Mohini Tangri

Group Coordinator for Washington and Lee University, Student Activist Coordinator for Virginia
Lexington, VA

Why did you become an activist?

My grandmother’s servant, Rani, never fails to smile at me when I visit my family in India. Her positive attitude is admirable: she is the victim of an acid attack. Burns extend down her face, neck, and chest. She is basically a part of my family, and interacting on such a personal level with her has largely spurred my decision to become an activist and focus on bringing justice to women like her abroad.

What are you doing to stop policies like the Muslim Ban?

In partnership with another activist group on campus, Amnesty International @ WLU organized a rally in solidarity with Muslims and immigrants on campus after Trump’s executive order was announced. Nearly 300 people came, including from the surrounding community–this was particularly exciting because Lexington, VA is a tiny Southern town! We also raised $1500 for a refugee protection agency in Atlanta and lobbied our local Congressman through letter and poster campaigns on campus. We intend to continue raising awareness in similar ways in the future.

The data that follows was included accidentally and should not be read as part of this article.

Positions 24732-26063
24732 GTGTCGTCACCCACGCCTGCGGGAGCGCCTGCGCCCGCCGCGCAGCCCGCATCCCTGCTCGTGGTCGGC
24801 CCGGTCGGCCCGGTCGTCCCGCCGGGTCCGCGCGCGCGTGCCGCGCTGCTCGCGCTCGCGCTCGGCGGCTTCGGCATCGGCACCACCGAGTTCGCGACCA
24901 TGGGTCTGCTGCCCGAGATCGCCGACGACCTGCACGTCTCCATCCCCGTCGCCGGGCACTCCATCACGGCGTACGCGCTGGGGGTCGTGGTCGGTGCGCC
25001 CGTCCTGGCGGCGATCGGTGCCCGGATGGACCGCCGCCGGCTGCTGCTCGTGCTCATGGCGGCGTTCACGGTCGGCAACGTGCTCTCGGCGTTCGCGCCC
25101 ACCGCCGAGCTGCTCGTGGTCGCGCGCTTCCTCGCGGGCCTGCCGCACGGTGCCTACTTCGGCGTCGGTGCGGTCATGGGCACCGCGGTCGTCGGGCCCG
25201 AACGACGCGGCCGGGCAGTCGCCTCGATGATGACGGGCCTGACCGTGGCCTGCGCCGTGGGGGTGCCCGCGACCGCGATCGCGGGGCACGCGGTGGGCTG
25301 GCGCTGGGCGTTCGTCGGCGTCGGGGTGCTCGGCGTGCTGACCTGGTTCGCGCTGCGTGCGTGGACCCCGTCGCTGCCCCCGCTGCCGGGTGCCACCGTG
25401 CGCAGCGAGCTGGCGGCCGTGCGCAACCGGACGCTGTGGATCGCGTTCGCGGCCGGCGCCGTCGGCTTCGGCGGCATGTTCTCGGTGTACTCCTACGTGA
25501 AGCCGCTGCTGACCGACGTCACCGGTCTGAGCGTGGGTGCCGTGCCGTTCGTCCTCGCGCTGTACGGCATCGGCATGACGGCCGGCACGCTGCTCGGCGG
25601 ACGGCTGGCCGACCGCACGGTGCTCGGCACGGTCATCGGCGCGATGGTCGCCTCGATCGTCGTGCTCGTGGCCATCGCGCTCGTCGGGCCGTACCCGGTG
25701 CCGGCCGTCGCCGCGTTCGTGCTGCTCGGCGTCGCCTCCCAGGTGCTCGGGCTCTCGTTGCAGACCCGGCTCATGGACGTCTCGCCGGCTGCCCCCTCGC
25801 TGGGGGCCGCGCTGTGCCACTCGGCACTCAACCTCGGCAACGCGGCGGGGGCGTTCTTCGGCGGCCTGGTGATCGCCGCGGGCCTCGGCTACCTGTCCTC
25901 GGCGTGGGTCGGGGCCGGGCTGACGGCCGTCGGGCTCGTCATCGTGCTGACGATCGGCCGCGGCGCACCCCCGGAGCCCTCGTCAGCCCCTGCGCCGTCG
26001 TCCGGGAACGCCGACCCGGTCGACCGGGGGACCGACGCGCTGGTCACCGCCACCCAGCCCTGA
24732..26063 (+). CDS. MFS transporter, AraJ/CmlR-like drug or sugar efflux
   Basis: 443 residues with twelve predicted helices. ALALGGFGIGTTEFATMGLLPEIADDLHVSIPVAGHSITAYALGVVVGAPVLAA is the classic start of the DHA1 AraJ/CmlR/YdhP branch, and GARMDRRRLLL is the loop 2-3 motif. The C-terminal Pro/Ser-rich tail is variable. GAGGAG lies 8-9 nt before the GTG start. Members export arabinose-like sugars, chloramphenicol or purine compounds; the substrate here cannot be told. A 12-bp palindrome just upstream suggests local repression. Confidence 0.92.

How can we combat hate and xenophobia in our local communities?

The most effective method of combating hate and xenophobia is bringing people with different experiences into direct contact. Last year, we organized for a Liberian activist to come to W&L and speak about his experiences fighting for human rights in his country. Post-talk discussions showed that students were far more understanding of the perspectives of people who are trying to escape conflicts in their home countries, demonstrating the impact that speaking with another human being about their direct experiences can have on such issues.